4 Basement Flooring You Should Consider

4 Basement Flooring You Should Consider

Whether your basement is already finished or still needs to be, it offers endless options in its unclaimed space. If you intend to use your basement, you will need to choose the best possible flooring option for your space.

The choice you make for your basement flooring is an important one that faces a few more challenges than the rest of your home. There are several reasons to take extra consideration when deciding.

First, your basement may be a safe place for mold and mildew to grow. These two dangerous items thrive on natural products like hardwoods. 

Further, once mold and mildew take root on a surface like wood floors in a damp basement environment, they can quickly spread to anything stored or resting on the floors. 

Now that we have scared you away from natural flooring options like hardwoods, we can offer some solace: There are plenty of options for your basements, regardless of how damp it is!

Here are some appropriate options for your basement flooring and a little about each one. This guide should make it easier to narrow down your selection.

A vapor barrier can help

Your basement flooring should be suited for the typical basement environment. Otherwise, you will be destined to replace the floors sooner than later.

Floor tiles featuring a vapor barrier are a great option in basements. They come in a wide range of options including carpet and natural-looking finishes.

These tiles rest on a plastic base that allows space between the concrete basement floor and the flooring material itself. This airflow is ideal for avoiding the environment that encourages mold or mildew to grow.

This option is also economical, as self-installation is a breeze and the typical price point is low. Care and maintenance are also quite simple. Snap the troublesome piece out and clean or replace it as needed. The floating-stye floor tiles can also help in basements with uneven floors.

These products are synthetic and can contain volatile organic compounds (VOC) or other chemicals. Eco-conscious customers should ask their flooring experts about environmentally friendly options.

Float above the concrete

A floating floor does not require any form of magic. The term simply references any flooring that is neither glued nor nailed to a subfloor – the floor rests on top of the subfloor.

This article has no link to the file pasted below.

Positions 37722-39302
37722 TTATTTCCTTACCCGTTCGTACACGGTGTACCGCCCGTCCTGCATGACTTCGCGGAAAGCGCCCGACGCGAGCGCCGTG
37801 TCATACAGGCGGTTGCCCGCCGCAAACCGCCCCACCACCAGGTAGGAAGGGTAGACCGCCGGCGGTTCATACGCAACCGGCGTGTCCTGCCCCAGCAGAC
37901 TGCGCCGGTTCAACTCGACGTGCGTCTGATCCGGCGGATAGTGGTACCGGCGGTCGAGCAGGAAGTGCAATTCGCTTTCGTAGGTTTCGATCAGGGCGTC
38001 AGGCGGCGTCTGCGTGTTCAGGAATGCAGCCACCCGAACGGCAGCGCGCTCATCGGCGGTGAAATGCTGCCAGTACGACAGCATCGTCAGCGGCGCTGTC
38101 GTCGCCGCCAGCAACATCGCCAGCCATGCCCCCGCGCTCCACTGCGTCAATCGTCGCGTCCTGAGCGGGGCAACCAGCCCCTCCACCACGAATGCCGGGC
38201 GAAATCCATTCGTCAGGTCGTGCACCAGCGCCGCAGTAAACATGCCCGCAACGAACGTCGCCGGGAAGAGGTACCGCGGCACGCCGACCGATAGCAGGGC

Floating floors provide the opportunity to add a moisture barrier between the concrete floor and your basement flooring. If you decide on a floating floor, take the extra step of adding the moisture barrier. You will not regret it!

Of course, not every type and style of a floating floor is best suited for basements. Many options will work well, including:

Of note, cork flooring can retain moisture. Ask your flooring expert about sealing cork floors to make them more suitable for basements.

Carpet tiles are a popular choice amongst homeowners who plan to turn their basements into a playroom or cozier space. 

When you peruse the above options, stick to flooring options marked as waterproof or water-resistant. Make it known that the flooring is for use in a basement and that you want it to be sealed, if possible.

Glazed ceramic tiles are durable and water-resistant

The words durable and water-resistant certainly describe an ideal flooring material for basements. Glazed ceramic tiles prevent water penetration, making them perfect for potential damp environments.

You may be picturing a bland, square tile that only comes in white or terra-cotta colors. This is not the case! Ceramic tiles come in a vast array of colors and textures (including wood-like looks). 

It is also recommended to use the opportunity to install a water barrier underneath any basement ceramic tile installation. 

The only vulnerability for ceramic tiles in your basement is the grout that holds the tiles together. Many types of grout are susceptible to mold or mildew (think about tile showers and the mildew that grows there). However, you can maintain the grout with a sealant and avoid the potential for mold and mildew.

Some homeowners are wary of the cold, hard surface that ceramic tile flooring creates. This can be remedied with the strategic placement of rugs but is an understandable drawback to consider when purchasing flooring.

Keep your basement floors in their natural state

If ease, costs, and maintenance are all major factors in your flooring choice, sealed concrete floors may be the option for you.

An epoxy sealant is ideal for sealing concrete basement floors. It is a water repellant and its impermeability is perfect to repel bacteria. Epoxy sealed floors are as low-maintenance as floors can be.

Epoxy is also capable of keeping your concrete basement floor from forming unsightly cracks and staining. You can select from many colors and textures, making it suitable from a design perspective.

All four of these options are great for the typically damp basement setting. Ask about pricing and your particular basement to help narrow your choices further.